Farmers won’t lose the ability to save and reuse seed under UPOV ’91 and they won’t automatically be paying end-use royalties, the commissioner of Canada’s Plant Breeders’ Rights Office says.
“I hope to debunk some of the myths that are out there…,” Anthony Parker told the Prairie Grain Development Committee’s annual meeting in Winnipeg Feb. 26.
“Farmers’ privilege (to save seed) is clearly entrenched in legislation and there are no immediate changes planned.”
A selling point for some for amending Canada’s Plant Breeders’ Rights legislation through Bill C-18, the Agricultural Growth Act, is the notion that it will allow plant breeders to collect so-called “end-use royalties” on farmers’ grain when delivered to the elevator. But Parker said while the law allows for end-point royalties, they are not automatically invoked after C-18 becomes law.
“There will have to be strong support from the farmer community to do this,” he said later in an interview.
There’s confusion about end-point royalties because the new law allows breeders to seek compensation from harvested crops grown from illegal seed — so-called brown-bagged seed, which is seed grown without compensating the breeder.
“The intent here is really about reducing infringement (of plant breeders’ rights),” Parker said. “It is not a legislated basis for end-point royalties.”
The new law does not affect the ability of farmers who buy seed and pay a royalty to the breeder to save seed from their harvest to plant future crops so long as they have not signed an agreement not to save seed. However, they can’t sell or trade that seed to other farmers for planting.
Brown-bag seed is already illegal under Canada’s plant breeders’ rights legislation, which conforms to UPOV ’78 (International Union for the Protection of New Varieties of Plants). The new law will extend breeders’ rights allowing breeders to seek compensation at different points in the value chain, “if, and only if” they weren’t compensated when the seed was purchased.
While most farm groups support the legislation — some with provisos — the National Farmers Union (NFU) fears farmers’ traditional right to save seed is at risk. Not so, said Parker in an interview: “Again, that continued practice of farm-saved seed is completely permitted to happen with the legislative amendments.”
But former NFU president Terry Boehm notes the legislation refers to farm-saved seed as a “privilege” not a “right.” And according to Boehm it’s a “hollow privilege” because the new legislation prevents farmers from stocking seed.
“Stocking,” which means stockpiling seed for future sale, is different than “storing,” Parker said.
“There’s nothing in the act that would preclude the act of storing seed on farm to use in subsequent years (as seed by farmers),” he said.
From the Manitoba Co-operator website: Plant Breeders’ Rights (PBR) and Bill C-18
Under current legislation farm-saved seed is “implicit,” Parker said. But because breeders’ rights are being expanded beyond seed sales, the farmer’s ability to save seed needs to be “explicit” in the new law, he said.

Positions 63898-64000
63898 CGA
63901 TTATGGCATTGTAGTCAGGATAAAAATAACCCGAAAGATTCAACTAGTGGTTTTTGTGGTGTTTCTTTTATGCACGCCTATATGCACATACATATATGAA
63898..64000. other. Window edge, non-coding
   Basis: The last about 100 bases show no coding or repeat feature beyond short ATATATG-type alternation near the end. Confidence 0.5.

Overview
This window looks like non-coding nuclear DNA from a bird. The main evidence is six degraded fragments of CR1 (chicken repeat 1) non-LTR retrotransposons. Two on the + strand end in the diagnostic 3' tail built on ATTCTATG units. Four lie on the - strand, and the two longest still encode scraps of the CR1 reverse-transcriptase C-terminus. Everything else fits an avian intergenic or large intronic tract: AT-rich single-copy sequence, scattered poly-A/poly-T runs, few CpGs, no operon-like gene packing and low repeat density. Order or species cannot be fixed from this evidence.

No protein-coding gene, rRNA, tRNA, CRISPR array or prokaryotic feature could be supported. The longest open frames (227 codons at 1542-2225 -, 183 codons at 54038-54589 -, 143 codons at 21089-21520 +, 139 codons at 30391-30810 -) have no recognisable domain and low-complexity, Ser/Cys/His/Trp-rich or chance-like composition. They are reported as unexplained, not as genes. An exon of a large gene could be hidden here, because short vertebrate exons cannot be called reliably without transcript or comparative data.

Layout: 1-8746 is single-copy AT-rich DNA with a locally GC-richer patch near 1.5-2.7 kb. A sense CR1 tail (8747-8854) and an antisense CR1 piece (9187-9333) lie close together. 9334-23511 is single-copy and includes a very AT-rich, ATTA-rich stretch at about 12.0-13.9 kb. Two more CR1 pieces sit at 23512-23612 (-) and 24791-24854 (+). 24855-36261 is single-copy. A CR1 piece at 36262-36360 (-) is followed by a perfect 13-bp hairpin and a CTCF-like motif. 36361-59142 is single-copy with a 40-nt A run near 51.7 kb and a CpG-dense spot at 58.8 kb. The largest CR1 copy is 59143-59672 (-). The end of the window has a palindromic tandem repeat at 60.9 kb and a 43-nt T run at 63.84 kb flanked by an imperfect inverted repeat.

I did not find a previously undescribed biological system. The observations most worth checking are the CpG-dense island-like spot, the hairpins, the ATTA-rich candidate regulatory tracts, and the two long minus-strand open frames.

Boehm also notes that the legislation allows the federal cabinet to limit the farmers’ privilege through regulation. “This is hardly what one would call enshrining a farmer’s right to use their own seed,” he wrote in an opinion piece.
Farm-saved seed is “not an absolute right,” Parker acknowledged, but added the legislation needs flexibility because 330 different crop kinds are covered.
“To say that the same thing will work in the cereal sector, as will work in the potato sector, as will work in the fruit tree sector is somewhat unreasonable,” he said.
No changes to the farmers’ privilege can be made without consulting farmers, Parker added.
According to the NFU, the new law would allow breeders to take draconian measures, such as freezing assets of those suspected of contravening breeders’ rights.
“We have not had, to date, any draconian measures under the PBR act and it’s not expected with these few provisions bringing it up to UPOV ’91 that there will be any draconian measures in terms of enforcement of Plant Breeders’ Rights,” Parker said.
Breeders’ rights have been in place since 1991 in Canada. When breaches occur, farmers are usually required to pay the royalties they owe, plus costs.
Under the new law a seed cleaner caught processing brown-bagged seed could be forced to compensate the breeder, Parker said. But seed cleaners can protect themselves by getting farmers to sign waivers.
“There are simple solutions,” he said. “I don’t think there needs to be any concern among those treating or conditioning seed.”
Protecting breeders allows them to get a return on investment, which encourages domestic and foreign breeders to provide improved varieties to Canadian farmers, he said.
“There’s this notion out there that this is a zero sum proposition — if breeders gain more rights then farmers must lose rights,” Parker said. “That is not the case. It is truly a win-win situation. Stronger breeders’ rights result in more farmer benefits.”